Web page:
Here's the debut trailer for Paper Towns, based on the novel by John Green: [youtube https://www.youtube.com/watch?v=rFGiHm5WMLk&w=560&h=315]
I feel like a lot of people missed out on Scott Westerfeld's excellent novel, LEVIATHAN. It's an alternate history version of World War I in which the Germans have developed giant armored war machines and the British have found a way to reconstruct animal DNA in order to create battle-ready animal-vehicle hybrids.
In this video, Westerfeld takes you with him on his trip to learn more about the real-life airships that inspired the ones in his novel.
The crew at EpicReads had the chance to hang out with Veronica Roth on the set of the Insurgent movie. Since the movie comes out on Friday, this is the perfect post for tonight:
According to the New York Times, Veronica Roth's next book series will see its first release in 2017! She reveals that the story will be in
"'the vein of 'Star Wars' and will tell of a boy's 'unlikely alliance' with an enemy."
I know that many of you are pumped for the upcoming movie release of Insurgent and now you have even more to be excited about!
This news story investigates a fascinating trend: a lot of YA books are actually being purchased and read by adults. [youtube https://www.youtube.com/watch?v=BQE-wMiO2Gw&w=560&h=315]
Maybe you've Cassandra Clare's series, The Mortal Instruments. Or maybe you've read The Infernal Devices books. She's a fantastic writer and her fantasy worlds are full of depth and lore. Holly Black is another name you should know. She writes dark stuff, like The Coldest Girl in Coldtown.
Together, they've been writing a new, five book series called Magisterium.
After watching this interview, I knew I had to read book one.
Written by Grant Goodman, 3/2/2015 Today I was wondering what the YA sales charts for Amazon look like in other countries.
I found the best seller page for teen Science Fiction and Fantasy on the Amazon US site, the Amazon UK site and the French site, too.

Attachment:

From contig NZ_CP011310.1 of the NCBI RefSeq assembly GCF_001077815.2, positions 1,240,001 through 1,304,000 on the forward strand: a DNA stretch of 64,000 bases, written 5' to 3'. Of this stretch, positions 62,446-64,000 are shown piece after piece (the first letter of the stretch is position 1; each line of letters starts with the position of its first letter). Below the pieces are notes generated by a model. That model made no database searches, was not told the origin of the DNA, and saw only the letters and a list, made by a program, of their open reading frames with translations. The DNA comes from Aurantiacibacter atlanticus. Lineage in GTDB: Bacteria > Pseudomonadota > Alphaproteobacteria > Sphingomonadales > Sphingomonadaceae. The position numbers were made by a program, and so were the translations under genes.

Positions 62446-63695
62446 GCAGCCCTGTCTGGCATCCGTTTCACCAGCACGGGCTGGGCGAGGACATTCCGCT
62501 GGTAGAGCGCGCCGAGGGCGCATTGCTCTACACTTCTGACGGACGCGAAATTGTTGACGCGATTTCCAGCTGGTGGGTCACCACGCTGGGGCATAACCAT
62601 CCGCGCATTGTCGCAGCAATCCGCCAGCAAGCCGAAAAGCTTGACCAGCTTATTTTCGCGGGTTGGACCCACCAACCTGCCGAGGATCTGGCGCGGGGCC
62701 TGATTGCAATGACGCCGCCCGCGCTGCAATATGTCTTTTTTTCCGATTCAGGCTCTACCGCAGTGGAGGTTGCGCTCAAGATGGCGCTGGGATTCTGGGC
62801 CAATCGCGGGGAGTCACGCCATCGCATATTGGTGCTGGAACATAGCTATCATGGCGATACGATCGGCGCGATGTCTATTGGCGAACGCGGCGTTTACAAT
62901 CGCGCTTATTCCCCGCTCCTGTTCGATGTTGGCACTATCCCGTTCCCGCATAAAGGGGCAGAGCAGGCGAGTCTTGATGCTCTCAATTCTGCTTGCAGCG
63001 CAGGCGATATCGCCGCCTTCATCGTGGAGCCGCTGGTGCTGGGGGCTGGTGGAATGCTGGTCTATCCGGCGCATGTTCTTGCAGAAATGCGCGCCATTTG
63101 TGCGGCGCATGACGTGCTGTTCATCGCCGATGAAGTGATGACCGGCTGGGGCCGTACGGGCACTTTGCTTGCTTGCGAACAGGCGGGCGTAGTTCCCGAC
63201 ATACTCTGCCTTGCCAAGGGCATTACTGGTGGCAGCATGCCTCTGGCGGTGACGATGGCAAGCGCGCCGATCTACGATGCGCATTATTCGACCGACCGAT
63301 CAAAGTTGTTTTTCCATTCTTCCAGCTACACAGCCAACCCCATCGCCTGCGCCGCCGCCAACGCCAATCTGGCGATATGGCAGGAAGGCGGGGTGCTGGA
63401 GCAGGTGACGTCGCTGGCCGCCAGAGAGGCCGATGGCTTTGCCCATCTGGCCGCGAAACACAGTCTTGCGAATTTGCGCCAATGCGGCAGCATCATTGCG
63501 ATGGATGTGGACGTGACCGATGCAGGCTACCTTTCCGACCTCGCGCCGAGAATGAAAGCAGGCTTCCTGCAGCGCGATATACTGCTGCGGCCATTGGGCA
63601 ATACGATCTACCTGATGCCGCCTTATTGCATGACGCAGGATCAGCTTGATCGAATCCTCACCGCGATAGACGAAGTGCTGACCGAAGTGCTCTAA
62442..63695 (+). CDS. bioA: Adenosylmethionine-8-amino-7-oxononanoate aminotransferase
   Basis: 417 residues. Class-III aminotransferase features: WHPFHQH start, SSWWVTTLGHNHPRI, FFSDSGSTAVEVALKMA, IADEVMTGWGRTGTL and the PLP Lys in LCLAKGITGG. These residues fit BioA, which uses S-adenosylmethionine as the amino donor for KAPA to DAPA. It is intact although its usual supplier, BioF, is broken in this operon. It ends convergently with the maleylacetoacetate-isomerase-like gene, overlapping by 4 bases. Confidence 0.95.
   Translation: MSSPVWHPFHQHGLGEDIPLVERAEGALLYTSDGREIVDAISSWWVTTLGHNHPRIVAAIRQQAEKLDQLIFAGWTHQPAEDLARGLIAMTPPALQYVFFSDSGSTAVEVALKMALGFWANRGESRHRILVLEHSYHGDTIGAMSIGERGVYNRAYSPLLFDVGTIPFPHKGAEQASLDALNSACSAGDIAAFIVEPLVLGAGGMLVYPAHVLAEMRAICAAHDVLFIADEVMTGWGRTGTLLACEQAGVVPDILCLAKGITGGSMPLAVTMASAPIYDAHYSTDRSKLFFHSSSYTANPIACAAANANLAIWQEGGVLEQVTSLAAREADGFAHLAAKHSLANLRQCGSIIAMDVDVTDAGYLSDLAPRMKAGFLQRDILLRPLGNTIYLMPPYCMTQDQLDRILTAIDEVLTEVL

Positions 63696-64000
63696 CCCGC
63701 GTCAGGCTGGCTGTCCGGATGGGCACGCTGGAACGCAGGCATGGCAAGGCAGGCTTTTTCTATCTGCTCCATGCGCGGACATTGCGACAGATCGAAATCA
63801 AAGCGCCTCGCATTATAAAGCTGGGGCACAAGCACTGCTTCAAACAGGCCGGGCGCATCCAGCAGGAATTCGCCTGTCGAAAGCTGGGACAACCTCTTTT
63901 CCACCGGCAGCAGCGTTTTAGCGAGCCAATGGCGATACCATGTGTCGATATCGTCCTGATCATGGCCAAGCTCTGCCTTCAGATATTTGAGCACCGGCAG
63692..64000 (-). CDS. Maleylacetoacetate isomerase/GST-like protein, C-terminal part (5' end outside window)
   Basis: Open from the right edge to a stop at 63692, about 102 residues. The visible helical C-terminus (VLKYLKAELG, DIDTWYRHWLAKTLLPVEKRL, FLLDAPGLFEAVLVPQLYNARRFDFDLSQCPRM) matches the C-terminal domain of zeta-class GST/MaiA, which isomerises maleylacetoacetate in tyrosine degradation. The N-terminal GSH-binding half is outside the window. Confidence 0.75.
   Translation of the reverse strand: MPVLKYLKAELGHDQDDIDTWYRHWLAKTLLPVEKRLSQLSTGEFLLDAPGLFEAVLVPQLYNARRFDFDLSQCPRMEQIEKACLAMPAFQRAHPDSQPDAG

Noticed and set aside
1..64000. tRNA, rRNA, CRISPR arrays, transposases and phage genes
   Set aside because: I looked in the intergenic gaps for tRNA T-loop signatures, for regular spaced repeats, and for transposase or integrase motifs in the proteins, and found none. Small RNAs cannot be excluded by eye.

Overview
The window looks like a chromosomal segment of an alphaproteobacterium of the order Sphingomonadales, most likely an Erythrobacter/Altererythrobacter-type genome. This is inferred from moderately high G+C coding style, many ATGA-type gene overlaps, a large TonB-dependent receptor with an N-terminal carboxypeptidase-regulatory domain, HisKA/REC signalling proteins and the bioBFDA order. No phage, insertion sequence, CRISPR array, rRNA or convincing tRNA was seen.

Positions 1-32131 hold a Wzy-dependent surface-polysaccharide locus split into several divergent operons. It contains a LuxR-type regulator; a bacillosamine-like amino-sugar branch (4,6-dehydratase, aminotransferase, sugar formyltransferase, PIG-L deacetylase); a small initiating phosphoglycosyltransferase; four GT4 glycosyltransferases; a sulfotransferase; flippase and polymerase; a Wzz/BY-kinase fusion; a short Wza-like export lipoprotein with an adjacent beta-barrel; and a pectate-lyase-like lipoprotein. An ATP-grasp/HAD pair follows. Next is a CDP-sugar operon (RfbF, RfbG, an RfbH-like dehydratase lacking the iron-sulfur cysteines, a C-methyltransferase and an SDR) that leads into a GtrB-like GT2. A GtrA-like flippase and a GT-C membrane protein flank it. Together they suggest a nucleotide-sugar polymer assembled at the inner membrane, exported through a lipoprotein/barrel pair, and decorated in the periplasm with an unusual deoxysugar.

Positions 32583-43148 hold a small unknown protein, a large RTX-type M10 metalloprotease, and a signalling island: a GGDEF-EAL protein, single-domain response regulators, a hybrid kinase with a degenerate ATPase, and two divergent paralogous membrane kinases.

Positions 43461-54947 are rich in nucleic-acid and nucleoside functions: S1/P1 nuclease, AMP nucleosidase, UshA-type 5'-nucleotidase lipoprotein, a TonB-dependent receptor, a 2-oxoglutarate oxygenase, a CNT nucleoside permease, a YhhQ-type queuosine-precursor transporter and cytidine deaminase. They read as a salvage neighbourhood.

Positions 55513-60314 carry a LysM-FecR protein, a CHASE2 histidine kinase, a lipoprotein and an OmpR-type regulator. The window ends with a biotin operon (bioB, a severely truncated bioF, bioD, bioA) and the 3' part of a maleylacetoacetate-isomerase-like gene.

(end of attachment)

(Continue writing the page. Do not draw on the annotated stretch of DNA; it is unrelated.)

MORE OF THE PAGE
Let’s check out how they differ.
First, the US site:
It appears that people are really interested in finding out more about this mermaid’s sister. It’s a title I’m not familiar with…and, actually, I don’t recognize two, three, or four. Looks like I have some catching up to do.
My guess is that with the Insurgent movie only three weeks away, those books will all find their way into the top five.
Let’s look at what’s happening in the UK:
It seems that in his native land, Harry Potter is still the king of YA literature. And it seems that they also have taken a shine to the mermaid and her sister. The Hunger Games is selling well and James Dashner has his Maze Runner finale in the top six. The UK site, however, also mixes in children’s books, which is why book number five seems very much out of place.
Finally, to France:
Suzanne Collins is dominating the charts, no question about it. In fifth place is Alain Grousset, a French sci-fi author with a novel about a boy who lives on a tower that is one hundred floors high. In sixth is Christian Grenier, whose book is about two warring clans: one that believes in screens while the other believes in reading and writing. (I hope both of these will make their way to American shelves!)
Readers, you know what it's like when you don't have a bookmark. This video from EpicReads covers it perfectly.
EpicReads has posted this excellent video examining the roots of Young Adult (YA) literature and the influential titles that have popped up over the years. The Outsiders by SE Hinton gets a special mention that it rightfully deserves: that book is just as meaningful to teens today as it was when it first came out.
Patrick Rothfuss led me to Catherynne Valente and to Peter S. Beagle.